If you buy into a dream, a vision, great things may transpire. On the other hand, old, staid ways of thought may contribute to your demise.

This is one of the messages Brian Lee Crowley of the Atlantic Institute for Market Studies brought to a transportation conference in Truro this week.

Growing the Atlantic Economy: the Transportation Factor, was a perfect venue to pitch his “revolution in mental geography” so stakeholders could imagine the mythical world of Atlantica that stretches from the salty shores of Newfoundland, through the Northeastern United States to the fresh water of the Great Lakes.

Is it fantasy thinking? Perhaps. Is it possible? Well, anything’s possible if you put your mind to it.

The whole premise of this new economic entity is based on trade. In global trade patterns, one can prosper if positioned at a destination but also if located at an important link on the route to that destination.

Crowley is certain Halifax can be that link between the burgeoning Asian market and the insatiable American market.

Crowley used his version of a “Tale of Two Cities” to illustrate visionary thinking versus the status quo.

In the United States when rail lines started crisscrossing the continent, it was decided that a central hub was needed to connect all the lines.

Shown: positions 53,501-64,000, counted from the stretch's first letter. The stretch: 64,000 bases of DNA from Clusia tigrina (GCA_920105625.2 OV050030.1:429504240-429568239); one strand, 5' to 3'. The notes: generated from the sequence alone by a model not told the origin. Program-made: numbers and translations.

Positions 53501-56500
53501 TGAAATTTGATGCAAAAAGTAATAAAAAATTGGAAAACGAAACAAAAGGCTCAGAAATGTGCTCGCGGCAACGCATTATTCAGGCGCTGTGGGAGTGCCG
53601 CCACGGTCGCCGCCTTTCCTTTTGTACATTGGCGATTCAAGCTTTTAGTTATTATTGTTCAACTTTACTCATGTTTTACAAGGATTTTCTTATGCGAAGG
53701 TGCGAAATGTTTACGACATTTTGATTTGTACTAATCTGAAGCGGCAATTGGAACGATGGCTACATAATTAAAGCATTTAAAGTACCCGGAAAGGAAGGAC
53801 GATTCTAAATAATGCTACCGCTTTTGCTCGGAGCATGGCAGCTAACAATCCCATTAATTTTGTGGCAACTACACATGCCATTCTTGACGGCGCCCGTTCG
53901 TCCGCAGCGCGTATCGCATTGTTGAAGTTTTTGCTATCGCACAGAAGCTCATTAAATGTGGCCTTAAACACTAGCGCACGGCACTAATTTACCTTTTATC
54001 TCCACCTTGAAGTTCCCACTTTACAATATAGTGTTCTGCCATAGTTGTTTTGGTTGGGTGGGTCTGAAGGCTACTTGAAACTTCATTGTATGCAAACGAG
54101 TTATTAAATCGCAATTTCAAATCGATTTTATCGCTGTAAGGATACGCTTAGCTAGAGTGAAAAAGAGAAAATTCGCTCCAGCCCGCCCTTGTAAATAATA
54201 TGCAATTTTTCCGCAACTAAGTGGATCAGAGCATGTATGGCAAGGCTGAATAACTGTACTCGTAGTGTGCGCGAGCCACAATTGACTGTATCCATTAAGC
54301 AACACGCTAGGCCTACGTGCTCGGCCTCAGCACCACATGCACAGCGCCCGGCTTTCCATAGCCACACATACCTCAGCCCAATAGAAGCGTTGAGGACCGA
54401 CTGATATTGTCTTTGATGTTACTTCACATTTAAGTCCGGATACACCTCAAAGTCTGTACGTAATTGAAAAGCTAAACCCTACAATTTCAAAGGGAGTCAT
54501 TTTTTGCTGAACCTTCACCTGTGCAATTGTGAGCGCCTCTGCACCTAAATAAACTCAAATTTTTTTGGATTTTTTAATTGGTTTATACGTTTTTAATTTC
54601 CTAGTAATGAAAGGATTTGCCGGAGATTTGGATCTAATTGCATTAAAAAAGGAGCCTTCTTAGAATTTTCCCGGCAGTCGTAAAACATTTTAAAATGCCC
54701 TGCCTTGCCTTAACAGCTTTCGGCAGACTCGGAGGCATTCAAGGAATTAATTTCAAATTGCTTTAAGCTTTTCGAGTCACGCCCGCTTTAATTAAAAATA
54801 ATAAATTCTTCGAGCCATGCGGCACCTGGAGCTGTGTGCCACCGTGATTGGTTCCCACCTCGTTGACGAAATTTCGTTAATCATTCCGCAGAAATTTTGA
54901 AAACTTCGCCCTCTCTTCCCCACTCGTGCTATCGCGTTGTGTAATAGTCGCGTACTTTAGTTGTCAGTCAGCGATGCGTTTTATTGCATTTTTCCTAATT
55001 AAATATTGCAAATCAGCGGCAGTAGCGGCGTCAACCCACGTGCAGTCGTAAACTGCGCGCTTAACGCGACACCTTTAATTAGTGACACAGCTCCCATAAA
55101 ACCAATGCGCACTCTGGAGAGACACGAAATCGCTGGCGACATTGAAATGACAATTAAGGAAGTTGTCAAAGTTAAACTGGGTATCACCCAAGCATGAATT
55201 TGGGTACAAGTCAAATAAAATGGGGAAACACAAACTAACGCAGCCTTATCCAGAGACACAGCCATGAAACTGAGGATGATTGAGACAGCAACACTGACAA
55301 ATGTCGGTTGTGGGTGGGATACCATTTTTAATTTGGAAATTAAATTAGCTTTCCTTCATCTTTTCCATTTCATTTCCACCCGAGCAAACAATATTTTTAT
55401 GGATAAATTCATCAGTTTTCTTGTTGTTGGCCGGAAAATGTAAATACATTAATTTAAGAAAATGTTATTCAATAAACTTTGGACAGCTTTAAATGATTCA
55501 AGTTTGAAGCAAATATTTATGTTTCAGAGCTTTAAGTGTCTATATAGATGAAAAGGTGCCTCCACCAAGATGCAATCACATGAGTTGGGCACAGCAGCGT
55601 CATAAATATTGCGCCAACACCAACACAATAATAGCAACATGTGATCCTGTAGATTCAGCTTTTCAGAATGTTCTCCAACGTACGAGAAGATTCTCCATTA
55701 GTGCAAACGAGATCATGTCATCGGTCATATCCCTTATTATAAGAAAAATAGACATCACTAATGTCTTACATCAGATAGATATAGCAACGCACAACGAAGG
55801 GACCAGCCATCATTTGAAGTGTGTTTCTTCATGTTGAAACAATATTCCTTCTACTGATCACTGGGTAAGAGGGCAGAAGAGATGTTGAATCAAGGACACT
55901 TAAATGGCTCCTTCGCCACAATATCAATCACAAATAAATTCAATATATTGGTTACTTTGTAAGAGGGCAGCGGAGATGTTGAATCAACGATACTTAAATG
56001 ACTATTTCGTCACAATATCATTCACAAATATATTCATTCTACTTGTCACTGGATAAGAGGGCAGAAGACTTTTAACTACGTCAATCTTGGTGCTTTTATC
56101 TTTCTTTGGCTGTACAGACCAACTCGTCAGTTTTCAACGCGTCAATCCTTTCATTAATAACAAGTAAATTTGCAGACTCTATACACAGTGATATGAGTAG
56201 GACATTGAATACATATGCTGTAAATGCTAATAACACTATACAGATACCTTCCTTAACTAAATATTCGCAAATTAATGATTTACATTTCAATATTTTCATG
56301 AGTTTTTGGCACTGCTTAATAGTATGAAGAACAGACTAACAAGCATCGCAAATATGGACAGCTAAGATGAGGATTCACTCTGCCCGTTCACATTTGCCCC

St. Louis, Missouri was the obvious choice as it was already a bustling centre of commerce on the Mississippi River. But the “wise” businessmen wanted to protect their ferry services and refused to allow a rail bridge to be built across the river. Well, they saved the ferry jobs for a few short years but in Chicago, which to that point had been a backwater, had agreed to be the rail hub of America and the city prospered. St. Louis never recovered economically.

There is a point in time when opportunity knocks and we can choose to open the door or not. In Chicago’s case, it was the rail lines that did the knocking. In our case, it’s the new freighters – post-panamax ships – that are too big to get into many ports because of their draft, and too large to squeeze through the Panama Canal.

Atlantic Canada can choose to open the door, or remain an economic backwater. What it’s going to take is a lot of political arm twisting, lobbying, financial investment and determination.

It took 10 years for the Pacific Gateway bill to be passed in the House of Commons and the port of Vancouver has benefited greatly. It’s time federal politicians considered the east with renewed vigour, and invest in the ice-free, deepwater ports that give us a natural advantage over so many other destinations.

What we need is a concerted investment in post-panamax cranes at Halifax and Port Hawkesbury and also financing for reliable, modern rail and road connections with our trading partners in the United States

We don’t have the luxury of wasting time, however.

Right now the Mexican government – having seized upon a vision – has invested $1 billion for a deepwater port on the North American Pacific coast with direct links to the American mid-west. It’s time our members of Parliament and legislative assembly members earned their paychecks by ignoring partisan politics and getting down to business – the business of building a strong economy in Atlantic Canada through our historic position as an important port of call.

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